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Hawaiian stilt
Scientific classification Edit this classification
Domain: Eukaryota
Kingdom: Animalia
Phylum: Chordata
Class: Aves
Order: Charadriiformes
Suborder: Charadrii
Family: Recurvirostridae
Bonaparte, 1854

The Recurvirostridae are a family of birds in the wader suborder Charadrii. It contains two distinct groups of birds, the avocets (one genus) and the stilts (two genera).


Avocets and stilts range in length from 30 to 46 cm (12 to 18 in) and in weight from 140 to 435 g (4.9 to 15.3 oz); males are usually slightly bigger than females.[1] All possess long, thin legs, necks, and bills. The bills of avocets are curved upwards, and are swept from side to side when the bird is feeding in the brackish or saline wetlands they prefer. The bills of stilts, in contrast, are straight. The front toes are webbed, partially in most stilts, and fully in avocets and the banded stilt, which swim more.[1] The majority of species' plumage has contrasting areas of black and white, with some species having patches of buff or brown on the head or chest.[2] The sexes are similar.[1]

Their vocalizations are usually yelps of one or two syllables.[1]

Distribution and habitat[edit]

Avocets and stilts are a cosmopolitan family, being distributed on all the world's continents except Antarctica, and occurring on several oceanic islands. Several species are wide-ranging and a few are locally distributed.

One species, the black stilt of New Zealand, is critically endangered due to habitat loss, introduced predators, and hybridisation with the pied stilt.


These species feed on small aquatic animals such as mollusks, brine shrimp and other crustaceans, larval insects, segmented worms, tadpoles, and small fish.


Stilts and avocets breed on open ground near water, often in loose colonies. They defend nesting territories vigorously with aggressive displays, and mob intruders and possible predators with a great deal of noise.[1] They are monogamous, although the pair bonds are not maintained from season to season. Their eggs are light-coloured with dark markings, weighing 22 to 44 g (0.78 to 1.55 oz).[1] Three to four are laid in simple nests, and both parents share the incubation duties, which last 22 to 28 days.[1] The banded stilt may breed only every few years, as it breeds on temporary lakes caused by rains in the deserts of Australia. The chicks are downy and precocial, leaving the nest within a day of hatching;[1] they fledge in 28 to 35 days.[1] In all species except the banded stilt, the chicks are cared for by the parents for several months, and they may move them to new areas and defend territories there.[1] Banded stilts deviate from this by collecting their chicks in massive crèches numbering several hundred.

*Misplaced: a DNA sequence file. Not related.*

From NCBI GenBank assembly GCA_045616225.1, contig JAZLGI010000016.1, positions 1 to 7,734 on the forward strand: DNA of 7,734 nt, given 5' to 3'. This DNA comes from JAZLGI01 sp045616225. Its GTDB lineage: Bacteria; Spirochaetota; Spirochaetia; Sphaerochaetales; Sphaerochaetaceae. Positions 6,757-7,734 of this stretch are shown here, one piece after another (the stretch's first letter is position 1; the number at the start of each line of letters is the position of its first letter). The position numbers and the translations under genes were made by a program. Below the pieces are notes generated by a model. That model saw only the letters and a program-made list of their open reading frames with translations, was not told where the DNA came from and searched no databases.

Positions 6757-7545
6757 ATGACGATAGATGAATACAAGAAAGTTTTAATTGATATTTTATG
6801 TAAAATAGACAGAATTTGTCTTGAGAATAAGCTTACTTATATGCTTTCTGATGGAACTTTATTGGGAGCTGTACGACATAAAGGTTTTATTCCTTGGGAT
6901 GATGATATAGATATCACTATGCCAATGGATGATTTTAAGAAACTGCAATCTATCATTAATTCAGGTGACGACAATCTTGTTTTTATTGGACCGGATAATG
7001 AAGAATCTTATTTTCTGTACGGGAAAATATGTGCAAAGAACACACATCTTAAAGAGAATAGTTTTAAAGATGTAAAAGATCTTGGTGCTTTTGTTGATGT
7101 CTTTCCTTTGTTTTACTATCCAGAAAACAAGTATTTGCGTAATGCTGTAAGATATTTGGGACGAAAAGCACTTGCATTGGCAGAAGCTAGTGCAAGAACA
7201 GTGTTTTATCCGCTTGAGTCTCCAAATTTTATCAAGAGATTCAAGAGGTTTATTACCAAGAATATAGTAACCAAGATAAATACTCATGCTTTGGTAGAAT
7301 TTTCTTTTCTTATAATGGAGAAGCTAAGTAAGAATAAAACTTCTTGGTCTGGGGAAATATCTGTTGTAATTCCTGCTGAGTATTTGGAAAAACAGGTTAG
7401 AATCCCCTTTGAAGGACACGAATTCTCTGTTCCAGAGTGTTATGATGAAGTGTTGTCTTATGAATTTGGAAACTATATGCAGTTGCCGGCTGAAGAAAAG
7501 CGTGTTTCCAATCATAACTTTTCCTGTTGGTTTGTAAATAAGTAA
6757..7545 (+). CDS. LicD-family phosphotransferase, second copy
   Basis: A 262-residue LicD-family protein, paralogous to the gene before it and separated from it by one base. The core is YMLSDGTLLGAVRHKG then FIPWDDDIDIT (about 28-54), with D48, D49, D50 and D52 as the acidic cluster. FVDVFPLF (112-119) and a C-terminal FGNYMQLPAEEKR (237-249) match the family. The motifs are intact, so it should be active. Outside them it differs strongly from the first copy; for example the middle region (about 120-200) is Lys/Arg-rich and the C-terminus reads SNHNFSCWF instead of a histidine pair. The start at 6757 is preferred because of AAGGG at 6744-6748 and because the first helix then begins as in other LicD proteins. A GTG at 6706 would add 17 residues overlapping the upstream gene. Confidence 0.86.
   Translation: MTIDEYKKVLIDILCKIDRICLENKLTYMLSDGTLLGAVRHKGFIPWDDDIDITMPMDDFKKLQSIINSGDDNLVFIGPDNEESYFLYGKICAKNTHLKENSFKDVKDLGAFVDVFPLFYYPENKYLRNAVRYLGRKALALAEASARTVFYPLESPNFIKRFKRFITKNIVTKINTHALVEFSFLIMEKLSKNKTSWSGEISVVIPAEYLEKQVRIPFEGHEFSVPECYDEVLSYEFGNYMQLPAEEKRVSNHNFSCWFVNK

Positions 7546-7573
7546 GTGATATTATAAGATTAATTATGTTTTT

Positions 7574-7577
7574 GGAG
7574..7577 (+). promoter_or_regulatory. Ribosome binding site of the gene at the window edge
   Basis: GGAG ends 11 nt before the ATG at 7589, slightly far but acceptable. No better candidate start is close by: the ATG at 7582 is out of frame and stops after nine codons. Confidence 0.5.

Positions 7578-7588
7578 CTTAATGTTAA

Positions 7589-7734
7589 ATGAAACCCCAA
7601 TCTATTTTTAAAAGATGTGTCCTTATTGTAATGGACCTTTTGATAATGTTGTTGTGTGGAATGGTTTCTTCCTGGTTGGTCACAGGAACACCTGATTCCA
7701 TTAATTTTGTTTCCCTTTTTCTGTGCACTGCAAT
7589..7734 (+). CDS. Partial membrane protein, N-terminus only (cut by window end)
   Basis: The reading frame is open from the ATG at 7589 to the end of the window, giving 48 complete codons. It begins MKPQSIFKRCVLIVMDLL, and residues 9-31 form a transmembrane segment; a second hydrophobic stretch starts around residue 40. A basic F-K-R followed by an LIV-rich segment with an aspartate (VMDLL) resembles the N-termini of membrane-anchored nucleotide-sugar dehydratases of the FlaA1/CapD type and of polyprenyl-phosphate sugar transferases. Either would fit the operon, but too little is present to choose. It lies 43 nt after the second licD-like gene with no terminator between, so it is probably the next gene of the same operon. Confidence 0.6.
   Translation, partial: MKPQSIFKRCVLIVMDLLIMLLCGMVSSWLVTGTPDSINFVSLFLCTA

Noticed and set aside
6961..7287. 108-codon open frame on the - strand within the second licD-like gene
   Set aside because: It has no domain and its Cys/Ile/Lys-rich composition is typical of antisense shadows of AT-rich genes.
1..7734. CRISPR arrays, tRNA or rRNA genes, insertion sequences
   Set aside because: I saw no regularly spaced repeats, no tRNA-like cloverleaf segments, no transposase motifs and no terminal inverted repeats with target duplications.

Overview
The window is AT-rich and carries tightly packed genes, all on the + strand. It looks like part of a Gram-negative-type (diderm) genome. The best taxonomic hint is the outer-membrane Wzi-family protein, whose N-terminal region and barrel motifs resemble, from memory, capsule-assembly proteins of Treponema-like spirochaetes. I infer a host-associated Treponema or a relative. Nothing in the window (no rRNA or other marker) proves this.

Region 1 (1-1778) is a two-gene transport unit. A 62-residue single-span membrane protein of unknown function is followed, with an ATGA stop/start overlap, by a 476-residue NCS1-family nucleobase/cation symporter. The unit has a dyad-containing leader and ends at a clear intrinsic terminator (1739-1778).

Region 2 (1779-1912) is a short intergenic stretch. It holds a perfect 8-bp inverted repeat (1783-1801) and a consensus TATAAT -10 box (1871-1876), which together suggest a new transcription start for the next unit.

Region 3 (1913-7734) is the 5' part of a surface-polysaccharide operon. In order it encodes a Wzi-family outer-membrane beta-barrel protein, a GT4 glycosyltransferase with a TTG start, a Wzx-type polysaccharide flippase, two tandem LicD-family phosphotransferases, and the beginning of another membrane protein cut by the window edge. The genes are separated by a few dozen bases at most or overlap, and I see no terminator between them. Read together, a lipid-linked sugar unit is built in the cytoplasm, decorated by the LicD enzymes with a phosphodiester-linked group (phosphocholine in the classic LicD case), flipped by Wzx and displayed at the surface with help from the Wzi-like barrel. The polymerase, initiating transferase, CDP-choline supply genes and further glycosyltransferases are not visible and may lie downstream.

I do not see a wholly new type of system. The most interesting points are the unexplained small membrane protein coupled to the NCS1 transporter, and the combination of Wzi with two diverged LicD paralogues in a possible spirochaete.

The taxonomy of the stilts is particularly debated, with the genus Himantopus considered to have two to six species.

Species in the family Recurvirostridae
Common and binomial names Image Range Notes
Banded stilt
Cladorhynchus leucocephalus
southern Australia
Black-winged stilt
Himantopus himantopus
Europe, Asia and Africa Sometimes includes pied (H. leucocephalus), white-backed (H. melanurus) and black-necked stilts (H. mexicanus) as subspecies
Pied stilt
Himantopus (himantopus) leucocephalus
Southeast Asia to Australia and New Zealand
White-backed stilt
Himantopus (himantopus/mexicanus) melanurus
South America
Black-necked stilt
Himantopus (himantopus) mexicanus
North America to northern South America, and Hawaii Includes Hawaiian stilt (H. m. knudseni) and sometimes also white-backed stilt (H. melanurus) as subspecies
Black stilt
Himantopus novaezelandiae
South Island of New Zealand
American avocet
Recurvirostra americana
North America
Andean avocet
Recurvirostra andina
Andes in South America
Pied avocet
Recurvirostra avosetta
Europe, Asia and Africa
Red-necked avocet
Recurvirostra novaehollandiae


  1. ^ a b c d e f g h i j Baker, Allan J.; Thomas, Gareth (2003). "Avocets and Stilts". In Perrins, Christopher (ed.). The Firefly Encyclopedia of Birds. Firefly Books. pp. 242–243. ISBN 1-55297-777-3.
  2. ^ Harrison, Colin J.O. (1991). Forshaw, Joseph (ed.). Encyclopaedia of Animals: Birds. London: Merehurst Press. p. 107. ISBN 1-85391-186-0.